This has been one of the causal factors leading to a widening gap between the consumption patterns and lifestyles of the rich and poor: house price rich versus house price poor has become a significant means of contemporary social stratification. The people at either extreme of the consumption spectrum now share so few experiences that it has become increasingly difficult for them to imagine themselves in each other’s situation. From Smith’s perspective, the result is an increasingly suppressed capacity for creating the imaginative projections which lead first to fellow-feeling and, from there, to situations of mutual sympathy. This is detrimental to the development of both refined moral judgement and the instinct to sustain societal bonds through community-based activism.


Gordon Brown’s Adam Smith

My reading of Smith’s work emphasises the pressures of everyday life on the psychological make-up of the individual. What type of individual is required to ensure that the economy is strong enough to continue to secure the conditions of material provisioning? What type of individual is required to ensure that societal bonds are strong enough to allow everyone a chance to flourish? If one differs from the other, is it reasonable to expect anyone in practice to compartmentalise their lives so effectively as to play both roles at once?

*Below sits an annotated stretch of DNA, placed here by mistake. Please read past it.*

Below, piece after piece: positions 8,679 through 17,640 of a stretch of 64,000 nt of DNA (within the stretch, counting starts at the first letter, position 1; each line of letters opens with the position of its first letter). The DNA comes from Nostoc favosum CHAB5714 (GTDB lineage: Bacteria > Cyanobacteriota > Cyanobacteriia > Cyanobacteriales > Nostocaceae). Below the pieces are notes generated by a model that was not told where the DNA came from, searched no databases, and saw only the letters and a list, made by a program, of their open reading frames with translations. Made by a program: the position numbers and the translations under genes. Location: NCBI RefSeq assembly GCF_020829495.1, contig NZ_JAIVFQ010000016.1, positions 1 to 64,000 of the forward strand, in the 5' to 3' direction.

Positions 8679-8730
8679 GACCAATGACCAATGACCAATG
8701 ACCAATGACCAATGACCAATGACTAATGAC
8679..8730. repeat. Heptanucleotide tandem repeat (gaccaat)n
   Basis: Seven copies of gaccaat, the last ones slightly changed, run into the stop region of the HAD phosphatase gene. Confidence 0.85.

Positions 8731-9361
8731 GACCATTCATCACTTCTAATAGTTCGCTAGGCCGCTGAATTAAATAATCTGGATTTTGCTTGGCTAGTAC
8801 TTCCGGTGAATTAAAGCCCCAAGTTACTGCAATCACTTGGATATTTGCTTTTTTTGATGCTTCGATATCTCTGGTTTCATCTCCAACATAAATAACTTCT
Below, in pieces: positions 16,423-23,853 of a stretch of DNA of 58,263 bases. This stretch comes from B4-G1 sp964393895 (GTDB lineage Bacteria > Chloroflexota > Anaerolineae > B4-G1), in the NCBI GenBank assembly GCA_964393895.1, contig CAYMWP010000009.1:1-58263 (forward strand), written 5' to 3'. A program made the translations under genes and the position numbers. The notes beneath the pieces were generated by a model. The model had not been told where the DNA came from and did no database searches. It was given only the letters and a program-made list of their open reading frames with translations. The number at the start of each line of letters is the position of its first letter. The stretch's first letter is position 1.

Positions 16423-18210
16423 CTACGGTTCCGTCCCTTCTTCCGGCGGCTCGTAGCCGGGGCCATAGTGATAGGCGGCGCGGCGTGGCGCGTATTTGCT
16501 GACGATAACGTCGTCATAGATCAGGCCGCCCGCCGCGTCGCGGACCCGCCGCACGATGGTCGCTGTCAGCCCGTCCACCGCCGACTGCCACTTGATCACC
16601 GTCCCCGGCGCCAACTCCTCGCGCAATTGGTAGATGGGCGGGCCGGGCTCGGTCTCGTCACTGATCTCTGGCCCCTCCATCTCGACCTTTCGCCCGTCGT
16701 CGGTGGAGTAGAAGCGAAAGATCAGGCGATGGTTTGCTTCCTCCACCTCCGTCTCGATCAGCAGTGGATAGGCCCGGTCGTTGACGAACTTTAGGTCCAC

Brown appears to sidestep such questions in both his reading of Smith and his prosecution of two distinct reform agendas, respectively focused on enhancing economic competitiveness and on enhancing the basis of community life. He concentrates on Smith’s depiction of the idealised circumstances to which a country’s legislative capacities should aspire. Within that framework, there is no stark choice to be made between prioritising the economy and prioritising society. By contrast, I emphasise Smith’s scepticism concerning the viability of the ideal, as well as his focus in its place on developing a moral philosophy of the second-best which is designed to avoid embedding incompatible ethical demands on the individual.

It is a well known maxim amongst Smith scholars that he left his work sufficiently open-ended that a route can be traced from it to almost all modern approaches to the organisation of everyday life (see for example Viner, 1989). His work has been pored over so many times in the intervening years that when one comes to his texts today it is almost always via someone else’s interpretive schema. Simon Lee analyses the mediating influences which underpin Brown’s interpretation by asking through whose eyes he views the central message contained in Smith’s work (Lee, 2007, 57–64). The answer is an interesting one, as well as a potentially counter-intuitive one given Brown’s public pronouncements relating to the desirability of recapturing Smith for the left.